Many investment professionals believe interest rates on US Government debt are too low given the current budget deficit and the future fiscal drain of Medicare and Social Security as presently constituted and the risks these problems present relative to our ability to pay our debt obligations. We are extremely fortunate that the market hasn’t forced us to pay higher interest rates yet, which is probably largely attributable to the reserve currency status of the US dollar and the fact that the world does not want to face the consequence of admitting that the issuer of the world’s reserve currency may itself be a financial house of cards!
Bill Gross manages one of the largest – if not the largest – bond funds in the World. In his recent “Investment Outlook” – when you get past the first part where he is talking about losing his memory, which is not a terribly compelling read – he offers a very thought-provoking perspective on these issues which is supported by 3 separate, objective and independent studies and findings. The two most interesting observations to me are:
1. The financial status of the U.S., if analyzed on the basis of our financial circumstances alone with the reserve currency status of our currency removed, places us in his “Ring of Fire” with other very familiar – and troubling – governmental debt issuers: Greece, France and Spain.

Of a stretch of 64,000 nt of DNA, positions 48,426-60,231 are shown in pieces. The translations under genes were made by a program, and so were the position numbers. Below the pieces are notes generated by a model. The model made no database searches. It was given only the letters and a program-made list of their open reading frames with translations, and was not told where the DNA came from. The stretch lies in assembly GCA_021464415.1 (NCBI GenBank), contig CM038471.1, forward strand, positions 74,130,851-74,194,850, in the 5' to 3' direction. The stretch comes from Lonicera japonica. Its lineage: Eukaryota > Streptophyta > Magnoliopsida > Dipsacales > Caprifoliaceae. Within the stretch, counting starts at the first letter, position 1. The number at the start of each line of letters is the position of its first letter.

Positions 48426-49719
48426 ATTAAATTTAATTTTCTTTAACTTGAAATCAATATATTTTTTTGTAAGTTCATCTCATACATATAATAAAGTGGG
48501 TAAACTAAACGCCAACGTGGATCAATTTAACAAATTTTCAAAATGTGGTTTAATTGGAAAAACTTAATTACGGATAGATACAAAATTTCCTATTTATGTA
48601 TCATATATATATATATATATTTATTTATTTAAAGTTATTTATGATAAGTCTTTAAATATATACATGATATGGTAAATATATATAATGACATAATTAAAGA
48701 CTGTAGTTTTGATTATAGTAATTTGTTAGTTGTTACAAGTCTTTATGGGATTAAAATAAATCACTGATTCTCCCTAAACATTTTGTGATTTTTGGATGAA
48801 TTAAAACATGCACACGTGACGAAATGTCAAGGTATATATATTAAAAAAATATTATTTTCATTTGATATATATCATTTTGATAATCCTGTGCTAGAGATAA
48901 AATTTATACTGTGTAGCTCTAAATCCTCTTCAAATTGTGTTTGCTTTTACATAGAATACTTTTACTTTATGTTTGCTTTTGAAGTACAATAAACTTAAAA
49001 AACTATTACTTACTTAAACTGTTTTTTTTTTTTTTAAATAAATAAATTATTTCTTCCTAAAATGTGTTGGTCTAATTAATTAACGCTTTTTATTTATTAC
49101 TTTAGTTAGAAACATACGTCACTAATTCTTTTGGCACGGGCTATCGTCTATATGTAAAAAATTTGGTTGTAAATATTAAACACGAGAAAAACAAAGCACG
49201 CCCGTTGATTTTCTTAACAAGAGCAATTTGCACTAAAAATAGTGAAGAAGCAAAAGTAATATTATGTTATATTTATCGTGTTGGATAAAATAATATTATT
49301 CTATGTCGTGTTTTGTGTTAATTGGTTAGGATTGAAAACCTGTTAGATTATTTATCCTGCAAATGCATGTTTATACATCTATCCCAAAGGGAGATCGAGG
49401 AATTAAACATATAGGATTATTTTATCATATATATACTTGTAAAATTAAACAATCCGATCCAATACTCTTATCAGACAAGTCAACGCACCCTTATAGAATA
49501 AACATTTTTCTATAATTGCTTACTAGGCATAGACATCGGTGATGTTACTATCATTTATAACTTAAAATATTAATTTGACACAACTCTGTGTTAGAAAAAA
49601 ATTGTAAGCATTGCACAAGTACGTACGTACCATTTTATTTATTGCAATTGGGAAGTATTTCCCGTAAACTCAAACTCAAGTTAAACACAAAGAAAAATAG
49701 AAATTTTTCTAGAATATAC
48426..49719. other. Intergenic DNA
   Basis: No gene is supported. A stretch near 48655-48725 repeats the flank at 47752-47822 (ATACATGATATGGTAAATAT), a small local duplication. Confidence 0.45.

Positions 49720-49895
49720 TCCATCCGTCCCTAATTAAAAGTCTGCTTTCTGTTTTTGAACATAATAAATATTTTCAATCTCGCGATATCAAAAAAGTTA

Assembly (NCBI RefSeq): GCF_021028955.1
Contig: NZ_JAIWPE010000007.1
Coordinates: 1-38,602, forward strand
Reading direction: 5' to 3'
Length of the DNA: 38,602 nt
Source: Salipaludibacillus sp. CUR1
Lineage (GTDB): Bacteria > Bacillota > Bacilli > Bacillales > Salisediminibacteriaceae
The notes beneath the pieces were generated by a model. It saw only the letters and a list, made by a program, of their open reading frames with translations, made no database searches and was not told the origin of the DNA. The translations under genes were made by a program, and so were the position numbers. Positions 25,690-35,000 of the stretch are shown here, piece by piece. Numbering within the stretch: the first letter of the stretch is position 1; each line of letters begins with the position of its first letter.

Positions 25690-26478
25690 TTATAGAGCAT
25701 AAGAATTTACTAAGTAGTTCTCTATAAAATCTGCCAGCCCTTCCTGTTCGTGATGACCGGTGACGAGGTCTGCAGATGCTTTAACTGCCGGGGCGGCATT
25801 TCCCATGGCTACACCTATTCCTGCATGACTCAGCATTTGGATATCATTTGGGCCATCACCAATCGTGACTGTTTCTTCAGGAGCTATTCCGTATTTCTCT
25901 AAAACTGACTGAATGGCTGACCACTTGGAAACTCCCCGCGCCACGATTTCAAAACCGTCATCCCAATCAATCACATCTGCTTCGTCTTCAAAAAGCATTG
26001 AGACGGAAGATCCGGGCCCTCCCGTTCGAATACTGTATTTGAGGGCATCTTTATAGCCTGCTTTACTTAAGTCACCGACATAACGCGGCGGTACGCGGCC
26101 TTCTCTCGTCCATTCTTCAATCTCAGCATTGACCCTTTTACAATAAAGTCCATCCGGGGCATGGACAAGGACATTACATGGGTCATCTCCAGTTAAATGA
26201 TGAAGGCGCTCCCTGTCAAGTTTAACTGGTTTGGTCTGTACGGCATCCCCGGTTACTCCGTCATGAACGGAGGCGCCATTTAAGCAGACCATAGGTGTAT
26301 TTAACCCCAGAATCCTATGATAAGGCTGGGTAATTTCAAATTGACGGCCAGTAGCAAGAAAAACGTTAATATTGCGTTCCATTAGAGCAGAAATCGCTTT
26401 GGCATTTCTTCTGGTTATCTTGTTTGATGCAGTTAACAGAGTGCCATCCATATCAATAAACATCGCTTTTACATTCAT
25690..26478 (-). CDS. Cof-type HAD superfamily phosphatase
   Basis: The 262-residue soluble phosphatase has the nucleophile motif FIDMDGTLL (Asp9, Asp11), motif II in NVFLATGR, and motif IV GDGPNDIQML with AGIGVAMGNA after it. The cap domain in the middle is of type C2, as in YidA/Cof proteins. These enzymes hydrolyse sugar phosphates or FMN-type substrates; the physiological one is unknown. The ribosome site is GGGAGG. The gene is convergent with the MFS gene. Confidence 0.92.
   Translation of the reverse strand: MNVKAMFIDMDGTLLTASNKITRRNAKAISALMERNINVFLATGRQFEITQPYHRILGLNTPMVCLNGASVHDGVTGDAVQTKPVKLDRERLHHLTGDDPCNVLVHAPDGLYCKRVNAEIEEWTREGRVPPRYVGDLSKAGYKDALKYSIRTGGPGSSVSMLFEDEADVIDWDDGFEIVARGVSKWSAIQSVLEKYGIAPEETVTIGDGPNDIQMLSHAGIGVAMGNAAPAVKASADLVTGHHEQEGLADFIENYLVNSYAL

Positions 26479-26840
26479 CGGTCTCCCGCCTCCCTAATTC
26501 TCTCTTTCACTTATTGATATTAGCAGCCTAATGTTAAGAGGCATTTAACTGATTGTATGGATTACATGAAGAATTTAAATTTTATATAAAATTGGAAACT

2. The governments of developing market countries have a much better financial outlook than those of developed market countries, whose budgets have been ravished by decades of out-of-control deficit spending.
It is a worthwhile read: Damages (PDF)
Just because Bill Gross manages a lot of fixed income doesn’t mean his ideas are necessarily right. In 2011 he famously pronounced a bubble in US bond prices early in the year and put his money where his mouth was by selling stakes his funds owned in US Government bonds. When rates instead declined by about 30% over the last half of 2011, he turned out to be galactically wrong (at least for the moment) and his funds had an uncharacteristically awful year relative to their peers. But the warnings he sounds in this article are ominous. I think they make a clear case for the urgency of getting the US financial situation under control and the consequences – rising interest rates and loss of bond values, poor stock market, cheapened US dollar (extended lackluster economic recovery?), and rampant inflation – of continued inaction and inability to address the pressing issue of our Country’s financial irresponsibility.
Irrespective of your political point of view, I think the vase majority of us recognize this is a HUGE problem and hope that the upcoming election results in a government that will actually take some action on these critically important matters.